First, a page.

Historian Mark Griffiths says picture of unknown man on title page of botanical work is playwright, as editor hails ‘literary discovery of the century’
He is a handsome, laurel-wreathed man in a toga with a fine beard and hipster moustache holding an ear of corn in one hand and a fritillary in the other. But could he be the true face William Shakespeare?
The botanist and historian Mark Griffiths on Tuesday claimed that he had discovered what he firmly believes is the only demonstrably authentic portrait of Shakespeare made in his lifetime.
He argues that an engraving on the title page of a 400-year-old book about plants contains four identifiable figures – one of whom is the Bard aged 33 looking very different from the round-faced bald man we know from the First Folio of his collected works.
It is, by any measurement, a sensational claim. Griffiths said he first came up with the theory five years ago and has secretly been trying to disprove it ever since.
The scoop belongs to Country Life magazine, to which Griffiths is a regular contributor. Mark Hedges, the magazine’s editor, said it was nothing less than “the literary discovery of the century”.
He added: “This is the only known verifiable portrait of the world’s greatest writer made in his lifetime. It is an absolutely extraordinary discovery; until today, no one knew what William Shakespeare looked like in his lifetime.”
The only known authentic likenesses of Shakespeare are in the First Folio and the effigy on his monument at Holy Trinity church in Stratford-upon-Avon. Both of these were made posthumously.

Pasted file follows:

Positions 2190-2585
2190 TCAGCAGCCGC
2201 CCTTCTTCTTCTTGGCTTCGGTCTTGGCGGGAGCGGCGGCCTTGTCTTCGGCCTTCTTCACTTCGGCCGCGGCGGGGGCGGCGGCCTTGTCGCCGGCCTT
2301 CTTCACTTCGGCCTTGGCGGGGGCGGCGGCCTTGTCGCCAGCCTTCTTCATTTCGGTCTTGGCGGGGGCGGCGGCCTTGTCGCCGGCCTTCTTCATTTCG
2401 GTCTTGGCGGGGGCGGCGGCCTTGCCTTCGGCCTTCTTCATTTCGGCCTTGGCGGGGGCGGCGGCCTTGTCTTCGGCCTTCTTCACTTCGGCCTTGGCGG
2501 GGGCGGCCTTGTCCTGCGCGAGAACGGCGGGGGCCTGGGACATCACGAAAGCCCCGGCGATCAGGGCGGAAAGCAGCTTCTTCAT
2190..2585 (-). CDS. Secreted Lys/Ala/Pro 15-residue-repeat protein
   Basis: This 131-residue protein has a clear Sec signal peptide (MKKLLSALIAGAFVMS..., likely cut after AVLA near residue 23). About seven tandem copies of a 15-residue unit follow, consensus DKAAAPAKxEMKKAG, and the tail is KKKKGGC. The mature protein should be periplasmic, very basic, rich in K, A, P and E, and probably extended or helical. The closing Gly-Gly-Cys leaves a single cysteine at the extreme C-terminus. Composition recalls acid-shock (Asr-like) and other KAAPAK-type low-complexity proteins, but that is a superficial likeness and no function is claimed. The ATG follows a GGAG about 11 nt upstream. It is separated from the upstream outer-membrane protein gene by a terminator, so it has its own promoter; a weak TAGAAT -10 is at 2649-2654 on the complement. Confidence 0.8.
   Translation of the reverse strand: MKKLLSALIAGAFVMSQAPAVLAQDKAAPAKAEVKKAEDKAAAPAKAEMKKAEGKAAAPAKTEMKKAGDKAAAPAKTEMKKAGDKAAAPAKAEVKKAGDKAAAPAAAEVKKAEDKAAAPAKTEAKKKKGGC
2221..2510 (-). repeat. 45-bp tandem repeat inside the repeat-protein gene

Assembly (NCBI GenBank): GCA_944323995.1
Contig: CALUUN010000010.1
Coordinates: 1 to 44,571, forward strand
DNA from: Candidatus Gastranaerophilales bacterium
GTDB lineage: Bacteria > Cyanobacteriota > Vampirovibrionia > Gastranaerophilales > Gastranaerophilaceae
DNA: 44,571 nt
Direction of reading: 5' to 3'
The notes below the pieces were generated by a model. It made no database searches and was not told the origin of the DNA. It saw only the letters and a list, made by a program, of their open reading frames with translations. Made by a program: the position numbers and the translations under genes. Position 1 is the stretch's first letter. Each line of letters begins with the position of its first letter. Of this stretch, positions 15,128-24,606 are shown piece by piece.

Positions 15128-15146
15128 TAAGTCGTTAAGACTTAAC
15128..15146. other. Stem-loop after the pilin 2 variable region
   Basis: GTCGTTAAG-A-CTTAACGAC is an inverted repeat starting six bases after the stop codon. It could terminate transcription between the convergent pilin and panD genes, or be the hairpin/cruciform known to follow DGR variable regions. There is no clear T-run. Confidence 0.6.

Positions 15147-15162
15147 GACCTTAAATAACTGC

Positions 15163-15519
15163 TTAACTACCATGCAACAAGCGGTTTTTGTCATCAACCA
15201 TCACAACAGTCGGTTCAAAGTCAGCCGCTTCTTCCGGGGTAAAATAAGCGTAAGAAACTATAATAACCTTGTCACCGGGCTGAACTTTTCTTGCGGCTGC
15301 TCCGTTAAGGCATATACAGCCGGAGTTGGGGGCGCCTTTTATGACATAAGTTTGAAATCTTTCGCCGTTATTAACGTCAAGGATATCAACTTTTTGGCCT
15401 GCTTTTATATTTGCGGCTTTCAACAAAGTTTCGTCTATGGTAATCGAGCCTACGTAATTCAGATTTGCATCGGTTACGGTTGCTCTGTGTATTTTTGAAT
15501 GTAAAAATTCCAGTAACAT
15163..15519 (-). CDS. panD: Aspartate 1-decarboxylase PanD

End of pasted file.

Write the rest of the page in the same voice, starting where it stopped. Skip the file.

Over the years, there have been many subsequent claims to have found the real Shakespeare, the most recent being in 2009 when Shakespeare Birthplace Trust made a case for a painting known as the Cobbe portrait. Academics then queued up to pour scorn on the claim.
Griffiths, with a substantial amount of compelling evidence, claims that this is the face of Shakespeare, made when he was at the height of his celebrity shortly after writing A Midsummer Night’s Dream and just before Hamlet.
The work by William Rogers, England’s first great exponent of copperplate engraving, is on the title page of a groundbreaking 1598 book , The Herball or Generall Historie of Plantes, by the horticulturist John Gerard.
It is full of elaborate decorative devices, flowers and symbols which surround four male figures, who had generally been assumed to be allegorical.
Griffiths, in the course of writing a book about Gerard, decided to discover who the men might be. THe had to crack an elaborate Tudor code of rebuses, ciphers, heraldic motifs and symbolic flowers, which were all clues pointing to the men’s identities.
The relatively easy ones were Gerard himself, the renowned Flemish botanist Rembert Dodoens and Queen Elizabeth’s chief minister and closest adviser Lord Burghley, who was Gerard’s patron. That left the tricky fourth man, bottom right.
“My problems began,” said Griffiths. “He’s dressed as a Roman, wearing laurels and meant to make us think of Apollo and poetry … I couldn’t think of anybody really who was a direct intimate of Gerard’s and was involved in writing his book.”
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SOURCE: The Guardian